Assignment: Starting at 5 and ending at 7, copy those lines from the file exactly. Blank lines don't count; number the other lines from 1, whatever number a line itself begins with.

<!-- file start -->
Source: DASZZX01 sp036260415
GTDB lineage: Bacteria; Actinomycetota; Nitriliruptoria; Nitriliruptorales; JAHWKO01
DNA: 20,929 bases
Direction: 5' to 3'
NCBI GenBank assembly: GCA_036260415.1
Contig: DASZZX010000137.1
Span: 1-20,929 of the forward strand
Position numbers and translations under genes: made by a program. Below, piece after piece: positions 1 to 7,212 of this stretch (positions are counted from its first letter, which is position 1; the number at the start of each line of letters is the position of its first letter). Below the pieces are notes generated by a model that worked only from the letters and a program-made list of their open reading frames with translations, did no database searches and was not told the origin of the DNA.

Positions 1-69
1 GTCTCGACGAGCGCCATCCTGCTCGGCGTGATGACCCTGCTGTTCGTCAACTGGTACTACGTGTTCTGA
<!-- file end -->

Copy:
NCBI GenBank assembly: GCA_036260415.1
Contig: DASZZX010000137.1
Span: 1-20,929 of the forward strand